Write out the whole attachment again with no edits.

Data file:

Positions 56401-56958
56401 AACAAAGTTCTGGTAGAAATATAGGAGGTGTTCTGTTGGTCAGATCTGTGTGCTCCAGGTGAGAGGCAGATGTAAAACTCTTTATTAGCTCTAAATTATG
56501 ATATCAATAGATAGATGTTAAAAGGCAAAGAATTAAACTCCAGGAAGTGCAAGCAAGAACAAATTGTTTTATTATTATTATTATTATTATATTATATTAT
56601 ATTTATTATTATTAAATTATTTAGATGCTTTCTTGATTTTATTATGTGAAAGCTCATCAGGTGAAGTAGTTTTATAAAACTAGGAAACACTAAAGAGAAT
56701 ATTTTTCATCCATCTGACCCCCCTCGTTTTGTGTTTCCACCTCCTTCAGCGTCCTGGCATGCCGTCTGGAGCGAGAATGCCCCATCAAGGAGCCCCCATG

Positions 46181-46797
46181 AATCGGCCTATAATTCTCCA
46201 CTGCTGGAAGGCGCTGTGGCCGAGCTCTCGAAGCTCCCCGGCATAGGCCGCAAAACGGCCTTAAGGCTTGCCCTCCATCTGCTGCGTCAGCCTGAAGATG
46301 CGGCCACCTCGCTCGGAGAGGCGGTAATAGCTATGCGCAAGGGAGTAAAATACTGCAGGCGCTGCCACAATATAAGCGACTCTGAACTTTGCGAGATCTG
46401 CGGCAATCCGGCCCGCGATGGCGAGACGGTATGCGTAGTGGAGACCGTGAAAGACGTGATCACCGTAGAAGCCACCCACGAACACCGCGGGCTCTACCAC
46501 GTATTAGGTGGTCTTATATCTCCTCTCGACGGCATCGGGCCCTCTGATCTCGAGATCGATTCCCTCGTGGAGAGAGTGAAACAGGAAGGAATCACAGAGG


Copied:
Positions 56401-56958
56401 AACAAAGTTCTGGTAGAAATATAGGAGGTGTTCTGTTGGTCAGATCTGTGTGCTCCAGGTGAGAGGCAGATGTAAAACTCTTTATTAGCTCTAAATTATG
56501 ATATCAATAGATAGATGTTAAAAGGCAAAGAATTAAACTCCAGGAAGTGCAAGCAAGAACAAATTGTTTTATTATTATTATTATTATTATATTATATTAT
56601 ATTTATTATTATTAAATTATTTAGATGCTTTCTTGATTTTATTATGTGAAAGCTCATCAGGTGAAGTAGTTTTATAAAACTAGGAAACACTAAAGAGAAT
56701 ATTTTTCATCCATCTGACCCCCCTCGTTTTGTGTTTCCACCTCCTTCAGCGTCCTGGCATGCCGTCTGGAGCGAGAATGCCCCATCAAGGAGCCCCCATG

Positions 46181-46797
46181 AATCGGCCTATAATTCTCCA
46201 CTGCTGGAAGGCGCTGTGGCCGAGCTCTCGAAGCTCCCCGGCATAGGCCGCAAAACGGCCTTAAGGCTTGCCCTCCATCTGCTGCGTCAGCCTGAAGATG
46301 CGGCCACCTCGCTCGGAGAGGCGGTAATAGCTATGCGCAAGGGAGTAAAATACTGCAGGCGCTGCCACAATATAAGCGACTCTGAACTTTGCGAGATCTG
46401 CGGCAATCCGGCCCGCGATGGCGAGACGGTATGCGTAGTGGAGACCGTGAAAGACGTGATCACCGTAGAAGCCACCCACGAACACCGCGGGCTCTACCAC
46501 GTATTAGGTGGTCTTATATCTCCTCTCGACGGCATCGGGCCCTCTGATCTCGAGATCGATTCCCTCGTGGAGAGAGTGAAACAGGAAGGAATCACAGAGG